The Afterdeath of the Holocaust

Author: Lawrence L. Langer

Publisher: Springer Nature

ISBN: 9783030661397

Category: History

Page: 247

View: 583

This book consists of ten essays that examine the ways in which language has been used to evoke what Lawrence L. Langer calls the ‘deathscape’ and the ‘hopescape’ of the Holocaust. The chapters in this collection probe the diverse impacts that site visits, memoirs, survivor testimonies, psychological studies, literature and art have on our response to the atrocities committed by the Germans during World War II. Langer also considers the misunderstandings caused by erroneous, embellished and sentimental accounts of the catastrophe, and explores some reasons why they continue to enter public and printed discourse with such ease.
Barth's Theological Ontology of Holy Scripture

Author: Alfred H. Yuen

Publisher: Wipf and Stock Publishers

ISBN: 9781620329115

Category: Religion

Page: 198

View: 976

"I was and I am an ordinary theologian, who does not have the Word of God at his disposal, but, at best, a 'Doctrine of the Word of God,'" writes Karl Barth in the preface of Die christliche Dogmatik im Emtwurf. Properly appreciating the complex career of Barth's characterization of what Scripture is theologically can open up constructive lines of inquiry regarding his self-description as a theologian and reader of the Bible. By mining Barth's published and posthumous theological and exegetical writings and sermons, both well-known materials and understudied writings such as the significant "Das Schriftprinzip der reformierten Kirche" lecture, Alfred H. Yuen offers a unique reading of Barth's thoughts on the person and work of the biblical writers by mapping his theological career as a university student, a pastor, a writer, a young professor, and, above all, a "child of God" (CD I/1, 464-65).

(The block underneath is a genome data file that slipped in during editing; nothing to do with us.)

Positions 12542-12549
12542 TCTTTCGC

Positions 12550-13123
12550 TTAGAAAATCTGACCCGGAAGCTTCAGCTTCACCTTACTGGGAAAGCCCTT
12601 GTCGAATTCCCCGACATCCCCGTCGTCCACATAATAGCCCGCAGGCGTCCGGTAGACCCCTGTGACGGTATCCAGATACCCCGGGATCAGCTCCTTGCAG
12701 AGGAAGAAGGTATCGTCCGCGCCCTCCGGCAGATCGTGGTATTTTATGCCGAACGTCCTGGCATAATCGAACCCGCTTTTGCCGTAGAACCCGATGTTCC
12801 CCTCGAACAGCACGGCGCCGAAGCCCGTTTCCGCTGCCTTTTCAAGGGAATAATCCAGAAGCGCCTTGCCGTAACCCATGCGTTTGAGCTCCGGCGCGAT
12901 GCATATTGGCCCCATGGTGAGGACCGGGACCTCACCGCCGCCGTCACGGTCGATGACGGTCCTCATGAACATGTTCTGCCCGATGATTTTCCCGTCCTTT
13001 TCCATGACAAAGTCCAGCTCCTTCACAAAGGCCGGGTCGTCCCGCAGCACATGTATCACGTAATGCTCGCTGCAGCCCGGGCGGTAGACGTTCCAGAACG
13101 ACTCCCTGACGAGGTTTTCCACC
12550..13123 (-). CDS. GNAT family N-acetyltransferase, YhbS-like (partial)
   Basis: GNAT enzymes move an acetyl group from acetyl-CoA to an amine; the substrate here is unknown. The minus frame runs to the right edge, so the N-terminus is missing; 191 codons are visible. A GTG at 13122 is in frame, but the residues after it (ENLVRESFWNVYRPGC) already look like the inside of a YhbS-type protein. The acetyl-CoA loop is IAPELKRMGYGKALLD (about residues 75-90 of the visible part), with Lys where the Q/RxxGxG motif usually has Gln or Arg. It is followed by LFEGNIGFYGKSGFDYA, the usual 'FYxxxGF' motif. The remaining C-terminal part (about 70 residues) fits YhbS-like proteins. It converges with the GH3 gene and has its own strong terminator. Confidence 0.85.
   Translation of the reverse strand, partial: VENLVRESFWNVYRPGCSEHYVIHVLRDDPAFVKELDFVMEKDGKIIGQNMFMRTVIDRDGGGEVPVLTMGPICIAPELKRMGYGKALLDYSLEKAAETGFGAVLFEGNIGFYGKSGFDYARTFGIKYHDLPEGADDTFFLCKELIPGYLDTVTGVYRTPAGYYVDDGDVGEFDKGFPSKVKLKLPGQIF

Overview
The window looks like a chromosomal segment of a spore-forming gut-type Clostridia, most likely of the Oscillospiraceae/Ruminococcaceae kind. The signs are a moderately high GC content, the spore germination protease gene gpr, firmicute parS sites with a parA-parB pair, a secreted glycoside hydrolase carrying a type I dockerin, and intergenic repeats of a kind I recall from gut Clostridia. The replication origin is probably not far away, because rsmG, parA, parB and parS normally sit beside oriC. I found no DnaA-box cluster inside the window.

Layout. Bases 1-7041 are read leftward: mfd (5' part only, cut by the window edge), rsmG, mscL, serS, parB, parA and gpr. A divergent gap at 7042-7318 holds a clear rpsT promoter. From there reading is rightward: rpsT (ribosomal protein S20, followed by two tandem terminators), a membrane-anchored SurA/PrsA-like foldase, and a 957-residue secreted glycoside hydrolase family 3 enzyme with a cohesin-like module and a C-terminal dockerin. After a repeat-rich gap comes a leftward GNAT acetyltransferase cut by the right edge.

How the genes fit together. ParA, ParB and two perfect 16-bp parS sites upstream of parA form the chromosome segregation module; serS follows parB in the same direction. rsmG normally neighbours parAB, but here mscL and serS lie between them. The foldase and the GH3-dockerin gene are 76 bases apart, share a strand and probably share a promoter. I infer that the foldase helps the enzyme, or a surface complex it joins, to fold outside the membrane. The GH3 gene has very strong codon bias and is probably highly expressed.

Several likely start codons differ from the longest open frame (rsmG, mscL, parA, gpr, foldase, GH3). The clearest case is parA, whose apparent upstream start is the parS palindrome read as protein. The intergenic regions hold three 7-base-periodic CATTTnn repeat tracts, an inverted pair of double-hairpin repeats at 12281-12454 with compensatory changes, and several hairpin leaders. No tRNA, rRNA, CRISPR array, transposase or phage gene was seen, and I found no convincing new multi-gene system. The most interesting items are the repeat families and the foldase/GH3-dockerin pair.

The Oxford Guide to Treaties

Author: Duncan B. Hollis

Publisher: Oxford University Press, USA

ISBN: 9780198848349

Category: Law

Page: 897

View: 650

The Oxford Guide to Treaties is the authoritative reference point for anyone studying or involved in the creation or interpretation of treaties and other forms of international agreement. For centuries, treaties have regulated relations among nation states. Today, they are the dominant source of international law. From trade relations to greenhouse gases, from shipwrecks to cybercrime, treaties structure the rights and obligations of states, international organizations, and individuals. Being adept with treaties and international agreements is thus an indispensable skill for anyone engaged in international relations, including international lawyers, diplomats, international organization officials, and representatives of non-governmental organizations. This second edition of the award-winning volume from Professor Duncan B. Hollis provides a comprehensive guide to treaties, shedding light on the rules and practices surrounding the making, interpretation, and operation of these instruments. Foundational issues are covered, from defining treaties and their alternatives, to examining current theorizations about the treaty in international law. Chapters review specific stages in the treaty's life-cycle, including formation, application, interpretation, and exit. Special issues associated with treaties involving the European Union and other international organizations are also included. A section sampling over four hundred actual treaty clauses complements these scholarly treatments. These real examples help illustrate different approaches treaty-makers can take on topics such as entry into force, languages, reservations, and amendments.
Past (Im)Perfect Continuous

Author: Alice Balestrino

Publisher: Sapienza Università Editrice

ISBN: 9788893771832